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Staying on top of a heavy workload

Staying on top of a heavy workload



Keeping on top of academic work is something that we all strive towards but usually give up on about two weeks into the term when we get a better offer of how to spend our Wednesday evening. The benefits of being on top of work are widely known – it provides you with the luxury of not having to burn the midnight oil before a deadline or tutorial and also means that when exam periods come around, you can focus on going over your notes without having to catch up on writing and understanding them. I am no organisational wizard, but during my first year of university I managed to (just about) keep up with the work and reading. Here’s how I managed to prepare and consolidate my work as the year progressed.


Most of my work this year was preparatory, involving long lists of readings and questions that I was expected to work through before lectures and tutorials in order to participate in discussions and understand the topics properly. It’s vital to get a head start on this – trust me, it is impossible to complete the reading lists the night before (or even the week of) your class. This year, I used the week before my classes to prepare for them, giving me plenty of time to understand the work and allowing me to take a night off without stressing that my work for the next day wasn’t completed. This meant that the week before my lectures started, I had completed the reading for my first classes. While this meant that I worked through the second half of freshers’ fortnight, the head start meant that I was able to keep on top of my work all year by always being a week ahead of deadlines. I used a weekly diary to note down which classes I had on each day of the next week, and then worked my way through the preparatory work in the order that the classes were in. I also used the week before half terms to complete the reading for the first week back. It seems drastic, but trust me, this worked wonders for my stress levels and also the quality of my work.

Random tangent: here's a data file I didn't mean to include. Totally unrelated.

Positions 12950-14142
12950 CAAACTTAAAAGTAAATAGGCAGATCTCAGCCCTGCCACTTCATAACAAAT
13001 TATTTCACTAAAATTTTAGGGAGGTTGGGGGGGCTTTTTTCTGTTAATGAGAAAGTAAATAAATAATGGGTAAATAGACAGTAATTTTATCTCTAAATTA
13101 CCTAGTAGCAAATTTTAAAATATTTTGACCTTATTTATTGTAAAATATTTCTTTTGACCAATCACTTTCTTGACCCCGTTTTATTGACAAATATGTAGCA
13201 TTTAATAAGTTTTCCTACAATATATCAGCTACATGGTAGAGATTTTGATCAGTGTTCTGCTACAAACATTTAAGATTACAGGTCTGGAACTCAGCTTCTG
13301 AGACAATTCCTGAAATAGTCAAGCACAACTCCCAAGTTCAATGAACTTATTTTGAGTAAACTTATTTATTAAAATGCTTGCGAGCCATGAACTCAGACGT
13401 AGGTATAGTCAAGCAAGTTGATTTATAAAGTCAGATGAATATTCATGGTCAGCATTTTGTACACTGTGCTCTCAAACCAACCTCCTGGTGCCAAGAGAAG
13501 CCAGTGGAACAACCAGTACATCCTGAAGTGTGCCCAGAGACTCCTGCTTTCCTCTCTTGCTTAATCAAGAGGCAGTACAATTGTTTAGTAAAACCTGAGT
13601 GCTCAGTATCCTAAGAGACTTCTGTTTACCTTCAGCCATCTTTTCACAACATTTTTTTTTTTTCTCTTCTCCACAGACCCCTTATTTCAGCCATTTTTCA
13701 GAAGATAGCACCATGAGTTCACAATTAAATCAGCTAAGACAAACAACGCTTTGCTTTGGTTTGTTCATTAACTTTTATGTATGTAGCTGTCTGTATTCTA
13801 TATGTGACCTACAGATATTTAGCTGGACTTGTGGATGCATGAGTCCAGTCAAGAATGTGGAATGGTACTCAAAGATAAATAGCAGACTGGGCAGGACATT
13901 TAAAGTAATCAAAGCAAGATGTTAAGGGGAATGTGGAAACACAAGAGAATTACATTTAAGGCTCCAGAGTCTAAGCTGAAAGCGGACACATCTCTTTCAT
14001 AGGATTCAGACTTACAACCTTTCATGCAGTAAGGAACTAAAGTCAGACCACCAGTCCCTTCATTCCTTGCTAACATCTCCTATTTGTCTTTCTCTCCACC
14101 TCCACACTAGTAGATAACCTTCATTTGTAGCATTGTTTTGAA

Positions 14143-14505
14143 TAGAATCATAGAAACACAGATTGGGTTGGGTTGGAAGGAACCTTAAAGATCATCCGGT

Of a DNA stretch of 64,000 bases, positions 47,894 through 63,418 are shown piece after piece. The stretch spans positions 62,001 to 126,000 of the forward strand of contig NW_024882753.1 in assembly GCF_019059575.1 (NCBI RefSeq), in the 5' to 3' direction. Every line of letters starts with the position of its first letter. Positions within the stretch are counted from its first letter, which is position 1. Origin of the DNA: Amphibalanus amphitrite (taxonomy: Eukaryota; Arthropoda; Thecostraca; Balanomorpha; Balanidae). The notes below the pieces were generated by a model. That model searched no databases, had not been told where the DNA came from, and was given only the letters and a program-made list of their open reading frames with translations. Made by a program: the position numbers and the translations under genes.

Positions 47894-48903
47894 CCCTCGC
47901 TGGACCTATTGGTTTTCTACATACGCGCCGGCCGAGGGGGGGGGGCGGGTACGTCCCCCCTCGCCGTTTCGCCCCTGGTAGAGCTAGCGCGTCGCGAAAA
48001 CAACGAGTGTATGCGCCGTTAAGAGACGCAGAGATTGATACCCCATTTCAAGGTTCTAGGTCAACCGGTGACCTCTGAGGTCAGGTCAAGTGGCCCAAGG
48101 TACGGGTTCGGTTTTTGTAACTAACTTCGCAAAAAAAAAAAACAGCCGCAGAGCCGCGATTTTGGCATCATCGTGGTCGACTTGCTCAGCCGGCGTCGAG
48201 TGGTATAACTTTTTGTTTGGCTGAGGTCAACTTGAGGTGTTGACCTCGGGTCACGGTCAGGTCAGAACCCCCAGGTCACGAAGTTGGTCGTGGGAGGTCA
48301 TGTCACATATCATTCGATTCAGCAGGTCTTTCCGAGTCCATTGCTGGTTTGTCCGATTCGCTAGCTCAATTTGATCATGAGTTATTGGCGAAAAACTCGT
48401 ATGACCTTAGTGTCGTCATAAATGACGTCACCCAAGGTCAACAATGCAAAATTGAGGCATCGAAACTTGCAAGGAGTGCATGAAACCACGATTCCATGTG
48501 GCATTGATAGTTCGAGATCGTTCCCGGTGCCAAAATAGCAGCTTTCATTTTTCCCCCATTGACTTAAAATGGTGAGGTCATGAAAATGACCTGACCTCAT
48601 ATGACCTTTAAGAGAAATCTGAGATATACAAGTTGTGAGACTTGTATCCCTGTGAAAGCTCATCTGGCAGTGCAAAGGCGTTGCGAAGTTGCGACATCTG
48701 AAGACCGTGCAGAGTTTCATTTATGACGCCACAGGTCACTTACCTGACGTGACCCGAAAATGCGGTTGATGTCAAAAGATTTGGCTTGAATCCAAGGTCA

The temptation after a lecture or tutorial to simply file away your notes and not look at them again until revision season is very real. Often the last thing that I wanted to do after a two-hour lecture was to relive it by consolidating my notes, but forcing myself to do just that was invaluable to my performance last year. After each lecture or class, I would take myself off to the library or coffee shop and type up my handwritten lecture notes, going over what I had been taught. I know friends who chose to rewatch every lecture after it had occurred, which is also an effective and thorough way to consolidate learning – especially if you zoned out or didn’t understand the content. This habit meant that when the revision period came around, I had a full set of neat, structured and detailed notes on a topic that I had already gone over multiple times and therefore mostly understood. It meant that, for once, revision involved revisiting and refreshing my knowledge rather than learning and understanding topics for the first time.

Staying on top of work can be time consuming and does require good organisational skills. However, once you get into a good routine, a lot of stress subsides and you will thank yourself when exam periods dawn. The work must be done either way – so why not do it in advance and avoid the stress of catching up a month before the exam?